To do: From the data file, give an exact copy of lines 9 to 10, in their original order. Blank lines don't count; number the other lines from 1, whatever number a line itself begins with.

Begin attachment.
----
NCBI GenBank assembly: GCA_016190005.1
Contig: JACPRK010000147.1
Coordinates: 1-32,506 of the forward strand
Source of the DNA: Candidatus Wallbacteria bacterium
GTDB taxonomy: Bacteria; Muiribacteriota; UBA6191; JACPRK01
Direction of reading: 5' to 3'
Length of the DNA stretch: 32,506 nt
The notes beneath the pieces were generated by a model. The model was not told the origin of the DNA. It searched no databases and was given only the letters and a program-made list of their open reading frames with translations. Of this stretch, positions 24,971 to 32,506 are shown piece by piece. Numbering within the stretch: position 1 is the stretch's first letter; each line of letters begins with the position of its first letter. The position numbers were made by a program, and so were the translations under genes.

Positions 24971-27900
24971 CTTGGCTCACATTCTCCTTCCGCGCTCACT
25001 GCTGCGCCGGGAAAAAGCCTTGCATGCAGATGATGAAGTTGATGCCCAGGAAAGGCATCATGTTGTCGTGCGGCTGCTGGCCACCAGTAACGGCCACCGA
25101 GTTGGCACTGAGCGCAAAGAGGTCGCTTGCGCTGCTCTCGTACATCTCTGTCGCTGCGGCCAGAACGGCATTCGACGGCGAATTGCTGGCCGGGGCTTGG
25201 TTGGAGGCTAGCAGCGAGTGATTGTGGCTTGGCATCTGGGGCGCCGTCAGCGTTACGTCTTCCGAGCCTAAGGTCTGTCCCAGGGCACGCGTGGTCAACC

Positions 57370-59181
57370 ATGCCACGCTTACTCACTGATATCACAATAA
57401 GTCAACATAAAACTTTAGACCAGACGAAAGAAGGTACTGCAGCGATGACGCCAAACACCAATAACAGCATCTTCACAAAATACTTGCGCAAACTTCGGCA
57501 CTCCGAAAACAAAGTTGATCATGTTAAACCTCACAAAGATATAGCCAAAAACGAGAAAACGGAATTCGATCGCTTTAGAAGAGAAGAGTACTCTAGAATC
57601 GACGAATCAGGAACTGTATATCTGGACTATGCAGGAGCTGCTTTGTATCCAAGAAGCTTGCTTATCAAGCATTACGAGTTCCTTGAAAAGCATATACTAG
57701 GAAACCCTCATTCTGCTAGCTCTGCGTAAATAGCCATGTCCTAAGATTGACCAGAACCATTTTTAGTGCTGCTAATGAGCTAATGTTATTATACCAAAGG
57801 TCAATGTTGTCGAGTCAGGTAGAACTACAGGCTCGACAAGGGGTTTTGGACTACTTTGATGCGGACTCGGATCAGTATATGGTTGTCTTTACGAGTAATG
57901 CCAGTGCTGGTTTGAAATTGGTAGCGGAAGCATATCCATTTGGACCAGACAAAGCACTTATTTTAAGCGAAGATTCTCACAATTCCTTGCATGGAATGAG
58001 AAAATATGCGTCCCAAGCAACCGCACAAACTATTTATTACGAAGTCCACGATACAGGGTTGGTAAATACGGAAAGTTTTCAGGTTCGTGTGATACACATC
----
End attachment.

Positions 24971-27900
24971 CTTGGCTCACATTCTCCTTCCGCGCTCACT